Abstract 12245: Which Echocardiographic Indexing Method for Left Ventricular Hypertrophy Best Predicts Mortality Risk in Women?
Background: Cardiovascular (CV) disease is the leading cause of mortality in women. Although left ventricular hypertrophy (LVH) is a predictor of subsequent CV morbidity and mortality, only limited data is available on LVH in women, including whether LVH is best determined by echocardiography as left ventricular mass (LVM) indexed to body size [either body surface area (BSA) or height 2.7 (Ht2.7)]. Patients and
Methods: We evaluated 26,128 female patients with preserved ejection fraction to determine the impact of LVM indexed to either BSA (LVH=LVM index >96 g/m2) or Ht2.7 (LVH=LVM index >51g/m2.7) on prevalence of LVH and subsequent mortality during an average follow-up of 1.7 ±1.0 years.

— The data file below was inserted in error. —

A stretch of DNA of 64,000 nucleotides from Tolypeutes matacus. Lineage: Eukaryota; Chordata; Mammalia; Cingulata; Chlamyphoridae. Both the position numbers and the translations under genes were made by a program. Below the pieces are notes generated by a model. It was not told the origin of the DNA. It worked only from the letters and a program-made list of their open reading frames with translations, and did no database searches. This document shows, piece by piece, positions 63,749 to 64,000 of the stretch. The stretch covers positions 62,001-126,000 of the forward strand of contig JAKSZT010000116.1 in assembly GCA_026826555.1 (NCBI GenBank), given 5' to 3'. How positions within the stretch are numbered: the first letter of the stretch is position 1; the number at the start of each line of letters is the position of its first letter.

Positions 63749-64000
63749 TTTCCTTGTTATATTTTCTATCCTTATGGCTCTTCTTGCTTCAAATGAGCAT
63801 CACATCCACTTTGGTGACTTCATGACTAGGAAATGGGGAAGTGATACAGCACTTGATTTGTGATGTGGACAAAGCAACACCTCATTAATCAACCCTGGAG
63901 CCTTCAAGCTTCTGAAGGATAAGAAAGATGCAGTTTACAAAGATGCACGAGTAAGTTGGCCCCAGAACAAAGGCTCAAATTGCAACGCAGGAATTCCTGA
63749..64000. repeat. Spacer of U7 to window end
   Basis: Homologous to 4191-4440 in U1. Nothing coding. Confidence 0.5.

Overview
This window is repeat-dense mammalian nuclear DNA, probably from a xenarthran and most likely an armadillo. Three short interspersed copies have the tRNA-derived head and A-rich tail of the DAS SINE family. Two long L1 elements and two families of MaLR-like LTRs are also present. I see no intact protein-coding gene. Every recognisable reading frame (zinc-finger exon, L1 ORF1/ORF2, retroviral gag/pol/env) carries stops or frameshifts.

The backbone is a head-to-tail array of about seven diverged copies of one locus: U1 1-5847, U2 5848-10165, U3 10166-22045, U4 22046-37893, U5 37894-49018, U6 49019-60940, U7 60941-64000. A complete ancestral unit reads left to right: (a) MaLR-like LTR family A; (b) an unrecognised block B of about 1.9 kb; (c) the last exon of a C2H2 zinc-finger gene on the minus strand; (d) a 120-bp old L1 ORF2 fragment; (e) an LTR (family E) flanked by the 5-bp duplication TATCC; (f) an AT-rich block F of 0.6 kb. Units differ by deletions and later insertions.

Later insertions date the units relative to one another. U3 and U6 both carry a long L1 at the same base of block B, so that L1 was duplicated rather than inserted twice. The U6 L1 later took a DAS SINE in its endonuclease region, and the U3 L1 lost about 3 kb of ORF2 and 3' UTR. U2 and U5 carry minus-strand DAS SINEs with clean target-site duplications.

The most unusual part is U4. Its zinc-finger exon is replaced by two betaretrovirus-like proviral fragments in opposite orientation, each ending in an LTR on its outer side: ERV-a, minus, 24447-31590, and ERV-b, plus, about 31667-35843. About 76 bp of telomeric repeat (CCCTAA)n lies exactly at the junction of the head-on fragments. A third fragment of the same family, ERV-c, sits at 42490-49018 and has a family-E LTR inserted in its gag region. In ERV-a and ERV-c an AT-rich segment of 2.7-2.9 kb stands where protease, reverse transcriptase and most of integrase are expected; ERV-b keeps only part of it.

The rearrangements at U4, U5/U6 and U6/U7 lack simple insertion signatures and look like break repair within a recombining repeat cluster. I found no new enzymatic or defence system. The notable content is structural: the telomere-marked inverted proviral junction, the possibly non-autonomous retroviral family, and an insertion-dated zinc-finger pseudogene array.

Results: During follow-up, 1,947 women died and had significantly higher LVM (157.3±60.6g vs. 146.7 ± 53.8g, p<0.0001) and prevalence of LVH [by LVM/BSA (25.9% vs. 13.8%, p<0.0001) or by LMV/ Ht2.7 (26.5% vs. 16.9%, p<0.0001)] than did the 24,181 survivors. Both LVM indices were significantly correlated (r=0.74, p<0.0001) and were concordant in determining the presence or absence of LVH in 93% of women. In the 7% (n=1,845) of women where categorical LVH was discordant between the two indexing methods, LVH determined by LVM indexed to BSA (15.4% vs. 6.4%, p <0.0001) predicted an increase in mortality compared to women without LVH, whereas LVH determined by LVM indexed to Ht2.7 did not (7.0 vs. 6.4, p=NS) (Figure).
Conclusions: Echocardiographically determined LVH strongly predicts mortality in women. Although both indexing methods predict mortality, classification of LVH using LVM indexed to BSA is superior to LVM indexed to Ht2.7 in predicting mortality in female patients.
- © 2011 by American Heart Association, Inc.